The county has held off on sweeping changes, hoping the state “will take the lead.” Currently, Palm Beach County inspectors approve new buildings, then inspect them again if someone files a complaint or alerts them of potential unsafe buildings. Unlike other counties’ policies, Palm Beach County doesn’t require buildings to automatically undergo structural and electrical safety inspections for condo buildings that reach 40 years old.

The county still may move forward with changes: The building department has spent the past three months crafting a new policy for inspections and recertification. One proposal would require safety inspections of buildings 25 years or older and east of Interstate 95.

At the direction of the County Commission, the department began identifying all buildings that are three stories or taller. Building Department Director Doug Wise identified 1,500 buildings that fit that criteria, including nearly 900 that are 30 years or older.

Wise, however, said re-inspecting and recertifying that many buildings would a “big reach for us,” adding that the department is short-staffed and “challenged to fill vacant positions.”

Boca Raton opted not to wait for the county or the state, however. In August, the city enacted a rigorous new building inspection for the city. The ordinance requires safety and structural inspections for every building older than 30 years.

The city is in the process of hiring between three to five engineers to help beef up the department for the enhanced inspection process, City Councilman Andy Thomson said.

Boca Raton is currently prioritizing buildings by the ocean and Intracoastal Waterway, where saltwater corrosion could be an issue, Thomson said. Buildings will be required to carry out their own inspections and submit the reports to the city. The plan is for the process to begin by the beginning of next year.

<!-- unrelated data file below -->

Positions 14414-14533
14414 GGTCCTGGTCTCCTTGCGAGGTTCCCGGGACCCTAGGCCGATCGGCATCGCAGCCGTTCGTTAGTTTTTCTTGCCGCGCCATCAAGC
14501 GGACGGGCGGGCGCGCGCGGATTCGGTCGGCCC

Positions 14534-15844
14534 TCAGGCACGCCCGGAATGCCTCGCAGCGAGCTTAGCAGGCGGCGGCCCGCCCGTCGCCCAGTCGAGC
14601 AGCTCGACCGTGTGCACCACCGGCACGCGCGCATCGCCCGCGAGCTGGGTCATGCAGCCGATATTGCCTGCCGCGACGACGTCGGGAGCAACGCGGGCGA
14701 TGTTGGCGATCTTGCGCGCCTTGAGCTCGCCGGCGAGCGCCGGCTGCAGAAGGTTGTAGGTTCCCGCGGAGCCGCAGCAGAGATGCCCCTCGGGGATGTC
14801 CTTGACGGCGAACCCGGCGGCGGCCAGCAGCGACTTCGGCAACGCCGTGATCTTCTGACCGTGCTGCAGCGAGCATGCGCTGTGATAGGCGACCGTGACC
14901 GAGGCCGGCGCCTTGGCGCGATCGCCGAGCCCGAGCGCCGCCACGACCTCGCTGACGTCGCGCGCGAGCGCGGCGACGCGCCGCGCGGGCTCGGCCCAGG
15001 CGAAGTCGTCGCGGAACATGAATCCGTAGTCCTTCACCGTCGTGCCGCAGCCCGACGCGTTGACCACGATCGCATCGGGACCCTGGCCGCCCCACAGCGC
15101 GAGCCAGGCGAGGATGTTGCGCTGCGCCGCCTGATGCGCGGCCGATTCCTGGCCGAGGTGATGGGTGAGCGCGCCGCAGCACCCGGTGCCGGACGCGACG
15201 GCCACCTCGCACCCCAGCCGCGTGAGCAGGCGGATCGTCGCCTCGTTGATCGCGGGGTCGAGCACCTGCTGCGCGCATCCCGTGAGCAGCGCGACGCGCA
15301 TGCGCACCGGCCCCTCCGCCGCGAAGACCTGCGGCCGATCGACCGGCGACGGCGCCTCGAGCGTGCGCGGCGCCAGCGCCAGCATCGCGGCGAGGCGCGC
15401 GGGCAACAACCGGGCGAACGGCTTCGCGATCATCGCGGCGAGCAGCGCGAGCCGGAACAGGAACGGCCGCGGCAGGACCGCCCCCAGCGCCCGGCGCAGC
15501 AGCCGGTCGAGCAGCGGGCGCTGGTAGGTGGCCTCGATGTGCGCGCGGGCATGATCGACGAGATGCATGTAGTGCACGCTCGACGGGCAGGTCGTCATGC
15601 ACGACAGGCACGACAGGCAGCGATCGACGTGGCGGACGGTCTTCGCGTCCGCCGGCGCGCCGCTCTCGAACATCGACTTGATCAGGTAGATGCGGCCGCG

Miami-Dade County

After the Surfside collapse, Miami-Dade has taken an aggressive approach in targeting unsafe buildings. The county has already evacuated a number of buildings that have been deemed unsafe due to structural issues. Among the evacuations were a 138-unit condo in Miami and two-story condo in Bay Harbour, and the county also closed the top floors of the 28-story Miami-Dade County Courthouse for repairs in July.

Miami-Dade also has a policy in which structural and electrical safety inspections are required every 40 years for condo buildings. Miami-Dade County Commissioner Raquel Regalado, chair of a subcommittee discussing changes to building inspection policies, said the county has already enacted a number of measures after consulting with engineers, insurance companies and attorneys.

The county is currently collecting inspection information for 40-year-old buildings and plans on posting it on the Property Appraiser’s website to increase transparency for residents.

“One of the big issues we’ve had is homeowners were calling their respective building departments and asking for these inspections and now we can tell them to go to this website [for details on inspections and violations],” Regalado said.

Miami-Dade also has approved a plan that all affordable and workforce housing projects provide a maintenance plan for financial reserves so there’s enough money “20 to 50 years from now” for buildings to perform regular and proper maintenance.